Review by Brogen Hayes

  • filmbuff2011

    A Date For Mad Mary is the feature debut of Darren Thornton. It’s also one of this year’s stand-out Irish films, given that it’s rooted in a multi-layered and keenly observational script, which Thornton co-wrote with his brother Colin.

    Mary (Seana Kerslake) is never far from trouble. She’s just out of The Joy after six months, having assaulted another woman. She heads home to Drogheda to hopefully re-connect with her best mate Charlene (Charleigh Bailey), who is getting married. They’re as thick as thieves, but there’s also a sense that Charlene tolerates Mary’s erratic behaviour. Mary has a habit of putting her foot in it, flying off the handle at the slightest slight and generally being a sourpuss around people. Charlene needs her though, to be one of her maids of honour. But things have changed between Mary and Charlene and there’s friction. Charlene needs her to find a date for the wedding, so Mary goes on a series of dates with various men, with disastrous results. It’s at this point that she strikes up a friendship with wedding photographer Jess (Tara Lee). Then something unexpected happens, which will define Mary and make her want to change – hopefully for the better…

    A Date For Mad Mary is a small, relatively short Irish film at 82 minutes, but the feelings and complexities of the characters speak great volumes which longer films often fail to achieve. The star of the show is really the Thorntons’ script, which takes a character that isn’t immediately likeable and gives her a character arc that is subtle and unforced. Change happens, but not in the most obvious way. My Fair Lady this isn’t. Instead, Mary is a character who is set in her ways and doesn’t know what’s wrong with her. It takes someone else to make her realise that. She’s a complex character that leaps off the page in three dimensions, not like your typical film character at all. She could be the girl next door who is troubled, but is really just looking for her place in the world.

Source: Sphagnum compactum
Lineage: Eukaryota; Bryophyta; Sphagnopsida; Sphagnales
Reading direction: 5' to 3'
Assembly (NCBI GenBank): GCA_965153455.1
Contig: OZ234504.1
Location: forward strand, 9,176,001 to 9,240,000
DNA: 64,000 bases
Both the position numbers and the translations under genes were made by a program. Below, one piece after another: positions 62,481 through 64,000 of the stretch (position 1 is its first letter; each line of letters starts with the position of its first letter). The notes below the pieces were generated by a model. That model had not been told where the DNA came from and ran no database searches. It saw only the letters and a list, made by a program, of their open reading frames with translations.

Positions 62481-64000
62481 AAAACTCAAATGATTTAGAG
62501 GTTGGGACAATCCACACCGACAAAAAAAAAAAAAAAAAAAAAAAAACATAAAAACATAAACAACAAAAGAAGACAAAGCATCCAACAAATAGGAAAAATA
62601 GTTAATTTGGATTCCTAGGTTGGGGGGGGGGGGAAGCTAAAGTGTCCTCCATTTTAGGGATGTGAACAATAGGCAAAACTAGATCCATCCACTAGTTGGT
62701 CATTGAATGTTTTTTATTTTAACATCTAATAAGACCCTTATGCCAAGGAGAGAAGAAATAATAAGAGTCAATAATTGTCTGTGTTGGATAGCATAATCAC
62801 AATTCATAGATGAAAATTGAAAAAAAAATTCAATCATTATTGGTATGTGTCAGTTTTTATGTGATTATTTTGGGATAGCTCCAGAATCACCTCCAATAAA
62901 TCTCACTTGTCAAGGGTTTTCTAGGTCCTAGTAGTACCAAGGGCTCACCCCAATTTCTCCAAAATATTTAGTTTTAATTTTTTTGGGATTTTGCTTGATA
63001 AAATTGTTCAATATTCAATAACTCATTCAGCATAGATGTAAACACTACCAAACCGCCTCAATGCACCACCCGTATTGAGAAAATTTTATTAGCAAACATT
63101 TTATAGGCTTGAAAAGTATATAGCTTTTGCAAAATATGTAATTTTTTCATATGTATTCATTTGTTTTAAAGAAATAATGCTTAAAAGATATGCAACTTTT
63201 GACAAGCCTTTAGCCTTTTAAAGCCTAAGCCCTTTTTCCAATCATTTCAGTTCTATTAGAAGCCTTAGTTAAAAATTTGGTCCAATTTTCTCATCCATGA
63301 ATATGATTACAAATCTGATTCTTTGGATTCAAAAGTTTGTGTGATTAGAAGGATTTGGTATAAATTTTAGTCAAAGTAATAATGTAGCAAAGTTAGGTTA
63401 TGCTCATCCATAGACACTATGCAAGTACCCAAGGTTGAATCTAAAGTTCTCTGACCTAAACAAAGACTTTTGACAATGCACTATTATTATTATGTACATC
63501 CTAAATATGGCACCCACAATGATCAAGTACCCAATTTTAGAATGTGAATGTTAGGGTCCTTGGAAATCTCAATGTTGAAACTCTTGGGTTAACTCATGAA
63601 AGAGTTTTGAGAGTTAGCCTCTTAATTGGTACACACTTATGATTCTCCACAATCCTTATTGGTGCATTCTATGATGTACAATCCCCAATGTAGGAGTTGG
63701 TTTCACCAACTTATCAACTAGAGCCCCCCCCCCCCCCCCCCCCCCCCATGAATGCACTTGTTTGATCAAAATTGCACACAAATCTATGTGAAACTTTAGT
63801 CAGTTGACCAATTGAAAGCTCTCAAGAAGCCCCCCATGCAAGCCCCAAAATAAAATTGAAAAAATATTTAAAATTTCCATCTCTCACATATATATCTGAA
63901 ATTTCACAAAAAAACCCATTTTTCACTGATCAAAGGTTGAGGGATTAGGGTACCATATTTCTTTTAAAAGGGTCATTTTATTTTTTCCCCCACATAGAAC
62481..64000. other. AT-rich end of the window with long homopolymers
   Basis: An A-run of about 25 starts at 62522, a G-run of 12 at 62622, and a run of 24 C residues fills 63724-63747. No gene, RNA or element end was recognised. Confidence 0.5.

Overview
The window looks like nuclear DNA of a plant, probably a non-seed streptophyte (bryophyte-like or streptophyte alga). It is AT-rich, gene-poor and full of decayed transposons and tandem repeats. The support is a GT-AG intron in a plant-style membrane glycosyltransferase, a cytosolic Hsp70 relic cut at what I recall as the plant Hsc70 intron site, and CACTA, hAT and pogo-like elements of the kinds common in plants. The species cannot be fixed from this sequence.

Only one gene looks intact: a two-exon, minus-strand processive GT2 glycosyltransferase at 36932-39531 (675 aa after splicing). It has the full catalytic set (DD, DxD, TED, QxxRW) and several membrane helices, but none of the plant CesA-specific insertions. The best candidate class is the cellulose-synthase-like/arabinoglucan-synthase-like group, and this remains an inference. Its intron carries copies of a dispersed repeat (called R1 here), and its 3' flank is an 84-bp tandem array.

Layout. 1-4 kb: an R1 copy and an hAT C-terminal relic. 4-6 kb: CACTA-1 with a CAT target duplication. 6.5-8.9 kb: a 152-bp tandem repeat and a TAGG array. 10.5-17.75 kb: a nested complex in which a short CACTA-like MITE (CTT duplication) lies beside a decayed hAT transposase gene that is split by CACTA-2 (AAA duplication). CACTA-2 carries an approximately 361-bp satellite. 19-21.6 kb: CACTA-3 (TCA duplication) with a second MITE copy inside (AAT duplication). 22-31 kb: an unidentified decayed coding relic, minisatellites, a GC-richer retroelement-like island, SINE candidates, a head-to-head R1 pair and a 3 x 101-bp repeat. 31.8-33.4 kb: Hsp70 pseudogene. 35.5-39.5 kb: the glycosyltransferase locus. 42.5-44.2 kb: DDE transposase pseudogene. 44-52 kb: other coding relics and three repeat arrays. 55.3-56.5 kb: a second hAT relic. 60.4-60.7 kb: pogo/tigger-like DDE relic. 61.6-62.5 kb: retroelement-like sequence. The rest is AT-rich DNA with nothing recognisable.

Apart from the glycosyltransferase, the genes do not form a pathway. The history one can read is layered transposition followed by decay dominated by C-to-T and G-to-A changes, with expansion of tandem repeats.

The script wouldn’t work without great performances and Kerslake rises to the challenge here. She’s developed her talent further since her debut in Kirsten Sheridan’s Dollhouse. It’s an excellent, layered performance that keeps the audience on the right side of Mary. This movie should hopefully push her further into the limelight – not so much the Irish Scarlett Johansson, but the new Saoirse Ronan. The supporting cast are great too, with Bailey and Lee bringing depth to their own framed perspectives on Mary. Thornton’s direction feels honest and not at all saccharine-coated. That’s the measure of a film which is seeking to stand out, not fit in – much like Mary herself. A Date For Mad Mary is fresh, funny, original and buoyed by a great script and lovely performances. You’d be mad to miss it. ****